As Co-Chair of ILGA-Europe’s Executive Board, Darienne Flemington outlined: “To all governments who are serious about LGBTI equality, consider Rainbow Europe to be your roadmap! We know what is needed and the formula for success is obvious: Laws and explicit policies matter. Political leadership matters. Add to this mix meaningful engagement with communities and civil society and you can make a real difference in the lives of LGBTI people.”


Rainbow Europe 2019 – executive summary

Rainbow Europe – ILGA-Europe’s annual benchmarking tool – is comprised of the Rainbow Map & Index. ILGA-Europe have produced the Rainbow Map&Index since 2009, using it to illustrate the legal and policy situation of LGBTI people in Europe.

The Rainbow Map&Index ranks 49 European countries on their respective legal and policy practices for LGBTI people, from 0-100%.

Top 3 on the country ranking

Bottom 3 on the country ranking

  1. Malta 90%
  1. Armenia 7%
  1. Belgium 73%
  1. Turkey 5%
  1. Luxembourg 70%
  1. Azerbaijan 3%

For the fourth year in a row, Malta (90%) appears at the top of the Rainbow Europe country ranking. Belgium got the second place for the second time with their score 73%. Luxembourg now occupies third place (70%) – this is a rise of seventeen places (20th position in May 2018), mainly fuelled by the well-modified legal gender recognition law based on self-determination and a comprehensive national action plan. The three countries at the other end of the Rainbow Europe scale are Azerbaijan (3%), Turkey (5%), and Armenia (7%) completing the list of 49 countries. Turkey’s place has been decreasing since 2015.

In order to create our country ranking, ILGA-Europe examine the laws and policies in 49 countries using a set of criteria – from May 2019, the number of individual criteria used rises to 69. These criteria are divided between six thematic categories: equality and non-discrimination; family; hate crime and hate speech; legal gender recognition and bodily integrity; civil society space; and asylum.

Alterations to our criteria make year-on-year comparisons difficult but certain lessons are clear – countries that are expanding their legislative horizons are moving ahead.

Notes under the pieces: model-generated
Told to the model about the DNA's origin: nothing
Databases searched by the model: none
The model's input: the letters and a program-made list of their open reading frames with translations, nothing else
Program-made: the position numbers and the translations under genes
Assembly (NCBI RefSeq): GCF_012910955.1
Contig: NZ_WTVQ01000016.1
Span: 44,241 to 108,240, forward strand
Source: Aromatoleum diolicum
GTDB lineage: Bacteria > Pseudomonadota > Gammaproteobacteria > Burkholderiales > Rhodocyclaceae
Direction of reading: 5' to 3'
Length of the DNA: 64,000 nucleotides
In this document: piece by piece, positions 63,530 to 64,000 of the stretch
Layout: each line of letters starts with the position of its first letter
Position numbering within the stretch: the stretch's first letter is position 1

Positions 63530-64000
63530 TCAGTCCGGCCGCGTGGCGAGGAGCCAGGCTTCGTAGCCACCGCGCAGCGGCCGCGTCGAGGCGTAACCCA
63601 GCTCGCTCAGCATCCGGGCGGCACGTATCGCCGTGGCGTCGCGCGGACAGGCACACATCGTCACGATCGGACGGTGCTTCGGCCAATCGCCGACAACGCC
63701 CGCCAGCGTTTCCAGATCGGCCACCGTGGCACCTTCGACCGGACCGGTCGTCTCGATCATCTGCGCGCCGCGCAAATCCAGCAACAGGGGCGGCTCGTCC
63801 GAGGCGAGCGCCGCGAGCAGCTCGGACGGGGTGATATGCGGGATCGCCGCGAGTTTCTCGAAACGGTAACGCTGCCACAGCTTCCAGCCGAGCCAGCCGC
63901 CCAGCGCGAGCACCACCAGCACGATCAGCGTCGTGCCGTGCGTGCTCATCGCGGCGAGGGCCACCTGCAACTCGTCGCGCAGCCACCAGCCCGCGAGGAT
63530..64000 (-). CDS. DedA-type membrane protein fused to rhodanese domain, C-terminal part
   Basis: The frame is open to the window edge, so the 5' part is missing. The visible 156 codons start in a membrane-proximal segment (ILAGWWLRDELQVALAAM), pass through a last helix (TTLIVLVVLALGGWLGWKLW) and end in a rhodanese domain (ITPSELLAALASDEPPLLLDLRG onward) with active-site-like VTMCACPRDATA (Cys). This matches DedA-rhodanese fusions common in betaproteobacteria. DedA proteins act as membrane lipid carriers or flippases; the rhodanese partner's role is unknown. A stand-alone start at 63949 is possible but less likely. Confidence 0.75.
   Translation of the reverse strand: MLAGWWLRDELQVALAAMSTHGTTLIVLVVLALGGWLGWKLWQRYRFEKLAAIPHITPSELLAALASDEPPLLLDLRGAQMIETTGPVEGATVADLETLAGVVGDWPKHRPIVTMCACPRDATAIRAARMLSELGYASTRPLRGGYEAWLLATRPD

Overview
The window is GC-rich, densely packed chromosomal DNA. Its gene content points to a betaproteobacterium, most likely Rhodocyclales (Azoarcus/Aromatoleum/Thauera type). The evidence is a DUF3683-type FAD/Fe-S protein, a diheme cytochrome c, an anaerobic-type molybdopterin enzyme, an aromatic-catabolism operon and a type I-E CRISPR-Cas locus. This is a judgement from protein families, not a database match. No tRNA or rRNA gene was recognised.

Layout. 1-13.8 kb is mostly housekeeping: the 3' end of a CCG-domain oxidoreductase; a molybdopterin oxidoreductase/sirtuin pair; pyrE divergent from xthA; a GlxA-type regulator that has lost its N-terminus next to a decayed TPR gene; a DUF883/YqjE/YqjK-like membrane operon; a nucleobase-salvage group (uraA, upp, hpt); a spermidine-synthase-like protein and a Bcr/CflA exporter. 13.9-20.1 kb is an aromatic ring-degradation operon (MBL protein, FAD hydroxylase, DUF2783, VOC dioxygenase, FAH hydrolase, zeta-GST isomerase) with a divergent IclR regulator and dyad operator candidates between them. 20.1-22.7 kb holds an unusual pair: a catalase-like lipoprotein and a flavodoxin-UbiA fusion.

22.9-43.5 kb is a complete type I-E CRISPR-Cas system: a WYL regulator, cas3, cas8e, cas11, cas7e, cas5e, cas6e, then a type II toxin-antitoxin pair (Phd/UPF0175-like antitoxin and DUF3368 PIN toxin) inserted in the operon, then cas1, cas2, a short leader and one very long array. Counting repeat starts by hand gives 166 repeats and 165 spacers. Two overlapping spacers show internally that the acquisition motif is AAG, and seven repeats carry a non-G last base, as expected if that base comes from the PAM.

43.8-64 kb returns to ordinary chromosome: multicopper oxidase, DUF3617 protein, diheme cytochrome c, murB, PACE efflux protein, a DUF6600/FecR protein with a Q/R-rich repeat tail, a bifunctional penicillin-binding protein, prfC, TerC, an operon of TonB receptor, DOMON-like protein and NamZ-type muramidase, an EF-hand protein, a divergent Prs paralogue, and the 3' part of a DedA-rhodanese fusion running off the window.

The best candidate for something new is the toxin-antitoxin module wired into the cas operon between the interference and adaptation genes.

Category

New allocation of weight

New criteria

(More info on www.rainbow-europe.org/about)

Equality and non-discrimination

25%

  • Constitution (sex characteristics)
  • Employment (sex characteristics)
  • Goods & services (sex characteristics)
  • Education (sex characteristics
  • Health (sex characteristics
  • Equality body mandate (sex characteristics)
  • Equality action plan (sex characteristics
  • Blood donations
Family

20%

  • Recognition of trans parenthood
Hate crime and hate speech

20%

Legal gender recognition and bodily integrity

20%

  • Self-determination
  • Depathologisation
Civil society space

8%

  • Public event held, no state obstruction of freedom of assembly (last 3 years)
  • Public event held, there is enough protection (last 3 years)
  • Associations operate, no state obstruction of freedom association (last 3 years)
  • LGBTI human rights defenders are not at risk
  • No laws limiting receipt of funding
  • No laws limiting expression
Asylum

7%

ILGA-Europe are also very proud to announce that policymakers, researchers and journalists are able to go ‘behind’ the dots and see the original information sources that we base our Map and Index ranking on. This additional layer of information is available through our updated Rainbow Europe web module, www.rainbow-europe.org.

The Rainbow Map&Index presents a picture of what the policy landscape is like right now, while our country-specific recommendations attempt to answer the question “what’s next?” These recommendations for national policymakers are intended to encourage policymakers to address the most pressing legal and policy priorities within the framework of our Rainbow Map&Index.

While ILGA-Europe are urging national authorities to follow these recommendations, we did not come up with the suggestions unilaterally. The recommendations were gathered following an online consultation with a wide range of LGBTI organisations in the various countries. As a result, the recommendations are tailored to the needs of activists working on the ground.

Visit the Rainbow Europe


Related posts